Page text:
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'Massive destruction' as typhoon flattens Philippine city
Storm one of strongest ever to hit land, wreaks havoc comparable to Indian Ocean Tsunami, says UN disaster expert. Red Cross reports 1,200 dead

One of the strongest typhoons ever to make landfall churned through the Philippine archipelago in a straight line from east to west and devastated central provinces, killing at least 1,200 people according to the Philippine Red Cross.

 

The death toll from Typhoon Haiyan is expected to rise as rescue workers reach areas cut off by the fast-moving storm, whose circumference eclipsed the whole country and which late on Saturday was heading for Vietnam.

 

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Roads in the coastal city of Tacloban in the central Leyte province, one of the worst-hit areas, were either under water or blocked by fallen trees and power lines and debris from homes blown away by Haiyan.

Bodies covered in plastic were lying on the streets.

 

(Photo: Reuters)
(Photo: Reuters)
(Photo: Reuters)
(Photo: Reuters)
(Photo: EPA)
The typhoon, seen from space (Photo: AP)
(Photo; AFP)

(Photo: AFP)

 

"The last time I saw something of this scale was in the aftermath of the Indian Ocean Tsunami," said Sebastian Rhodes Stampa, head of the UN Disaster Assessment Coordination Team sent to Tacloban.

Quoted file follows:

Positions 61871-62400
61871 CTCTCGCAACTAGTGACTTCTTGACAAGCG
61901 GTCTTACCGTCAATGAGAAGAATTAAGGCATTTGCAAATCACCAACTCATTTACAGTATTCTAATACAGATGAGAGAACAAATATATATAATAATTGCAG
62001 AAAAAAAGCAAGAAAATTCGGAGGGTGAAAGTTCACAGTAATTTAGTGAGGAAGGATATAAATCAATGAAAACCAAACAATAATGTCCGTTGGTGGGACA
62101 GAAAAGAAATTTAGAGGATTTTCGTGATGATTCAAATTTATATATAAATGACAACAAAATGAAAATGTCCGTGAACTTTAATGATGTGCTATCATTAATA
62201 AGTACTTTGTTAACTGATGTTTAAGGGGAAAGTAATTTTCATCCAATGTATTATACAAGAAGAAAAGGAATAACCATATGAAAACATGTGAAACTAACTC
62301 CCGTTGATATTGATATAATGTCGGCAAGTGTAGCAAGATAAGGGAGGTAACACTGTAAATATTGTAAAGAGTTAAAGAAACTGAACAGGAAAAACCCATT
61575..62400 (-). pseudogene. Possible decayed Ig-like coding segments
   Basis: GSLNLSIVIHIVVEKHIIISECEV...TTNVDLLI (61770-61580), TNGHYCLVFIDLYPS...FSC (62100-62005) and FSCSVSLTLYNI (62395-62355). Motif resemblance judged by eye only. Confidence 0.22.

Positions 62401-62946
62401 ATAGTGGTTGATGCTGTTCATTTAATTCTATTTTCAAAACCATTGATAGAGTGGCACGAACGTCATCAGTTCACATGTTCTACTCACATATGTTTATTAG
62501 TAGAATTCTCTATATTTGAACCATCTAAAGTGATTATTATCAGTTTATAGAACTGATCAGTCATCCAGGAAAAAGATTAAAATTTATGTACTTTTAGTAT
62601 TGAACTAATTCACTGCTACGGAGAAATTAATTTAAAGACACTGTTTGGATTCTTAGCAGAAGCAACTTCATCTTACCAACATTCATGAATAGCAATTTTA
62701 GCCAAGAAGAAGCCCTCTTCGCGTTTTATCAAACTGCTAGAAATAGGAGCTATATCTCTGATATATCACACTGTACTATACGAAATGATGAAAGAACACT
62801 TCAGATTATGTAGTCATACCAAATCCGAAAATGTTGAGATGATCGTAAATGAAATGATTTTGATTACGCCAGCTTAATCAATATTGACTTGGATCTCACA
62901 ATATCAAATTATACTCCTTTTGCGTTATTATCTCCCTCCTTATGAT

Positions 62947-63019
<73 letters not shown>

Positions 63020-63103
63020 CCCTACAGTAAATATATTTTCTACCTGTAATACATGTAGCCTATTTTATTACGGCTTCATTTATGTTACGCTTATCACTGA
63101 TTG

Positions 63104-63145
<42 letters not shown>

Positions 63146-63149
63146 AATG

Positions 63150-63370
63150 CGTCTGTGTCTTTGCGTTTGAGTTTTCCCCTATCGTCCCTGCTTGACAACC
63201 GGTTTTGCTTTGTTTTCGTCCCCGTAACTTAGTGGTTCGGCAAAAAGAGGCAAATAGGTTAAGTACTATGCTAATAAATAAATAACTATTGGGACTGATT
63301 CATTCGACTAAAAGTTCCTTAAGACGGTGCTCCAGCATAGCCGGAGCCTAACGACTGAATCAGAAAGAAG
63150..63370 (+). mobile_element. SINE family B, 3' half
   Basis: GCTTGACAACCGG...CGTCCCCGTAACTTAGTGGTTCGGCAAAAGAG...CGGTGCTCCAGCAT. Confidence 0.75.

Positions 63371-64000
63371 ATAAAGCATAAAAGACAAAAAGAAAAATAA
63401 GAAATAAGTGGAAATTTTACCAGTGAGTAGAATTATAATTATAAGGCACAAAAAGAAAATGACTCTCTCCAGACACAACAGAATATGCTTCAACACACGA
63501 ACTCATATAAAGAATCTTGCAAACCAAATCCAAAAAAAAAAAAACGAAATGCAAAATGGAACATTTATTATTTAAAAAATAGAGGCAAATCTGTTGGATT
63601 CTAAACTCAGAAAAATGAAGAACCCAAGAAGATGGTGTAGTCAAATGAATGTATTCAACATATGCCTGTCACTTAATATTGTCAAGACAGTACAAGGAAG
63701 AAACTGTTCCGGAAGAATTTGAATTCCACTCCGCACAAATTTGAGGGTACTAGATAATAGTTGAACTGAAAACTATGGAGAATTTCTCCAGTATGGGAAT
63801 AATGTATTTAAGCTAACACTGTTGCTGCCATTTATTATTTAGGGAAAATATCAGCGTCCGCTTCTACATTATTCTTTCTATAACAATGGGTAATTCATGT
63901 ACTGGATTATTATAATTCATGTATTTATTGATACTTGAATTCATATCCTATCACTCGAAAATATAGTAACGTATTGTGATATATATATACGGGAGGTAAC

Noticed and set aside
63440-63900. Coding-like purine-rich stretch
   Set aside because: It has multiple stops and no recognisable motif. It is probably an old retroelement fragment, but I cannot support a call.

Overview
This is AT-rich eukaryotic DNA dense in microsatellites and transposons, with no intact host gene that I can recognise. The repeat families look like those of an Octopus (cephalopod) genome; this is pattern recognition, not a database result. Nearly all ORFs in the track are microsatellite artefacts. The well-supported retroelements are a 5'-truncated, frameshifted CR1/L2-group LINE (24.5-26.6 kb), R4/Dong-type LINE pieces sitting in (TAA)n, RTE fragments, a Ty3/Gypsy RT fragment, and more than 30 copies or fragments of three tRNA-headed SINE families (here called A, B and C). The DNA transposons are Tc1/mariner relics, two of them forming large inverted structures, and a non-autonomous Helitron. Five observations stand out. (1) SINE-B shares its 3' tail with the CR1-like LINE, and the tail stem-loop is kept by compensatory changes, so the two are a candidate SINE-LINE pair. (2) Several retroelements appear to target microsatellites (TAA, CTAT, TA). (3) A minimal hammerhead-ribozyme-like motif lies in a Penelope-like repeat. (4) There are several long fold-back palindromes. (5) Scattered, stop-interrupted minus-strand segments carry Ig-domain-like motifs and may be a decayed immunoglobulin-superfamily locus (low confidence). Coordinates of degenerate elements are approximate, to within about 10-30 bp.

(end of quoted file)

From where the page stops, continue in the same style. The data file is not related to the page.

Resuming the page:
"This is destruction on a massive scale. There are cars thrown like tumbleweed and the streets are strewn with debris."

 

The category 5 "super typhoon" weakened to a category 4 on Saturday, though forecasters said it could strengthen again over the South China Sea en route to Vietnam.

 

Authorities in 15 provinces in Vietnam have started to call back boats and prepare for possible landslides. Nearly 300,000 people were moved to safer areas in two provinces alone - Da Nang and Quang Nam - according to the government's website.

 

The Philippines has yet to restore communications with officials in Tacloban, a city of about 220,000, but a government official estimated at least 100 were killed and more than 100 wounded.

 

The national disaster agency has yet to confirm the toll but broken power poles, trees, bent tin roofs and splintered houses littered the streets of the city about 580 km (360 miles) southeast of Manila. The airport was destroyed as raging seawaters swept through the city.

 

"Almost all houses were destroyed, many are totally damaged. Only a few are left standing," said Major Rey Balido, a spokesman for the national disaster agency.

 

Local television network ABS-CBN showed images of looting in one of the city's biggest malls, with residents carting away everything from appliances to suitcases and grocery items.

 

About a million people took shelter in 37 provinces after President Benigno Aquino appealed to those in the typhoon's path to leave vulnerable areas.

 

"For casualties, we think it will be substantially more," Aquino told reporters.

 

 

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